Master of Arts in Native American Languages and Linguistics

University of Arizona
LanguageLinguistics

The NAMA degree program is oriented towards community language activists who wish to train in the kinds of skills and experience needed to work on maintaining, revitalizing, and documenting their native languages. Students interested in NAMA can either be speakers or second language learners of their language, or ones who have studied a particular Native American language and have close contact with that language community.

MBA in American Indian Entrepreneurship

Gonzaga University
BusinessSchool of Business Administration

Gonzaga's MBA in American Indian Entrepreneurship (MBA-AIE) program was established in 2001 with the generous help of the Johnson Scholarship Foundation. Gonzaga University was chosen to develop the program because of its national recognition, accreditation, strong mission, and commitment to social justice. The program strives to prepare leaders to effectively manage and support sustainable business on American Indian reservations.

MBA in Native American Leadership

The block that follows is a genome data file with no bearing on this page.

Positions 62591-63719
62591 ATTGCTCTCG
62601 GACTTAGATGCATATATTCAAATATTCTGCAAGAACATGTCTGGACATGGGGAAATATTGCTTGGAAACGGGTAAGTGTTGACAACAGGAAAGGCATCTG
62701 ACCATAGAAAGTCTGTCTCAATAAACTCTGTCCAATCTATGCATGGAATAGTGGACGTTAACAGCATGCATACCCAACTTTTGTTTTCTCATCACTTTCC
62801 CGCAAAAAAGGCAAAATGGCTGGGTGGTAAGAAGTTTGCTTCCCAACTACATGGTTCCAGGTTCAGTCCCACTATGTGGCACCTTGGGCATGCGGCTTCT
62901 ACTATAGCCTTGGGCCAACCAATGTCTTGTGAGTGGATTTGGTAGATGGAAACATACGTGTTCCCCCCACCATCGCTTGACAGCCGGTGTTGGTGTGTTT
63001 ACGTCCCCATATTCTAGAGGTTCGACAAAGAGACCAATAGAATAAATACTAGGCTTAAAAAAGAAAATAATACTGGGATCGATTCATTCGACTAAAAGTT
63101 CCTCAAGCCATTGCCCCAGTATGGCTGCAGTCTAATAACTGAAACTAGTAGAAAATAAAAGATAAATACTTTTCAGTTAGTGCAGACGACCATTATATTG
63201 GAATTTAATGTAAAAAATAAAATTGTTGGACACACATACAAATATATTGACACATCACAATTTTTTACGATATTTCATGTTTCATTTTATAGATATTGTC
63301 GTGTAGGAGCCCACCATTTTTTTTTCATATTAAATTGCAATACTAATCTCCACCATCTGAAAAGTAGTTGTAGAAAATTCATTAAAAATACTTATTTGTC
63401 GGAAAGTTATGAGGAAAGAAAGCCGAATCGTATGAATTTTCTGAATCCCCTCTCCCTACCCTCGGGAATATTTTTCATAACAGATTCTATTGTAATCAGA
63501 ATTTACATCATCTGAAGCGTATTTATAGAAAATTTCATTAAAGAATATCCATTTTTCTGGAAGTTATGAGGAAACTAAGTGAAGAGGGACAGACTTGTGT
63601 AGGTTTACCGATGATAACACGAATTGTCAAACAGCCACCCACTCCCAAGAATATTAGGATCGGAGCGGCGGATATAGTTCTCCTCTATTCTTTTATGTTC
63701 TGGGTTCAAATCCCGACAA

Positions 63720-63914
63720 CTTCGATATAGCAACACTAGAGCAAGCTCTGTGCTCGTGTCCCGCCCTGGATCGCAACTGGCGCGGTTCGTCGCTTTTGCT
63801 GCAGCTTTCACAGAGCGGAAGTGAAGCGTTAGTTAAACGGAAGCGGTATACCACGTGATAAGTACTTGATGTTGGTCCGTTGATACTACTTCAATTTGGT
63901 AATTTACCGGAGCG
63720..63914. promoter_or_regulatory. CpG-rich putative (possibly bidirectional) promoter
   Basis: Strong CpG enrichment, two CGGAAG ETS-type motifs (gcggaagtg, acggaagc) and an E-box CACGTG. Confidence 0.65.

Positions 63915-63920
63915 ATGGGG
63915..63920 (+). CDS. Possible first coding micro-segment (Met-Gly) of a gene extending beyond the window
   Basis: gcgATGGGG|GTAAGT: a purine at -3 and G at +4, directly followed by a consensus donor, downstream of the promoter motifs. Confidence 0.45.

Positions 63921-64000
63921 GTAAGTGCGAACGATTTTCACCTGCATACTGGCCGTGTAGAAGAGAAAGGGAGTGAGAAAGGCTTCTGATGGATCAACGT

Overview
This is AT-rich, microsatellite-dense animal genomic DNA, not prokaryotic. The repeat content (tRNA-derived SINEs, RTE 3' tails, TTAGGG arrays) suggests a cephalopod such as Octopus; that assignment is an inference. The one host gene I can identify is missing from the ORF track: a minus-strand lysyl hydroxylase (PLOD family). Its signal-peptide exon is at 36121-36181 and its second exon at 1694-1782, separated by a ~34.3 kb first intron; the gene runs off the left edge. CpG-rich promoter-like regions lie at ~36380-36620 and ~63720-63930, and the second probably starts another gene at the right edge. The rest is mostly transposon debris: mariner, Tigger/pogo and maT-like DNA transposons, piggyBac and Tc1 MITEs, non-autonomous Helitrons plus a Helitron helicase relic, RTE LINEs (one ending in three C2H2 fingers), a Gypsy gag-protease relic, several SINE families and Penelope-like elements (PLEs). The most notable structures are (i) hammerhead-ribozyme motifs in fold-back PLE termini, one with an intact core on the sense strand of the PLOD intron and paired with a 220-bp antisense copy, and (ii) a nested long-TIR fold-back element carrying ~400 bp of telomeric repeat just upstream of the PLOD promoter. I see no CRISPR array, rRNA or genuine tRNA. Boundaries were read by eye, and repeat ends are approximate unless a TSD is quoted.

Southeastern Oklahoma State University
BusinessJohn Massey School of Business - Online MBA Programs

Culture can be your key to success with our 100 percent online MBA in Native American Leadership degree program. Learn how to manage diversity in a changing world as you explore personal and organizational leadership, tribal sovereignty and contemporary issues facing the Indian Country.

Navajo Law Fellowship Program

University of Arizona
LegalJames E. Rogers College of Law

The Navajo Law Fellowship Program provides financial support, mentorship, a Navajo law curriculum, externship opportunities on the Navajo Nation, and bar preparation assistance to Navajo Juris Doctor (JD) students attending University of Arizona Law.

Contact:
Faith Liston
afs1@email.arizona.edu
(520) 621-1166

Native Americans Into Medicine (NAM)

University of Minnesota - Duluth
HealthCenter of American Indian and Minority Health

NAM is a seven-week summer enrichment program for college sophomores, juniors and seniors interested in pursuing health careers. The 2023 NAM Summer program will provide students with both qualitiative and quanitative research experience, using data from the Minnesota Youth Survey. The dates of the program are June 20th-Aug 4th. The 2023 NAM program is a two-summer cohort.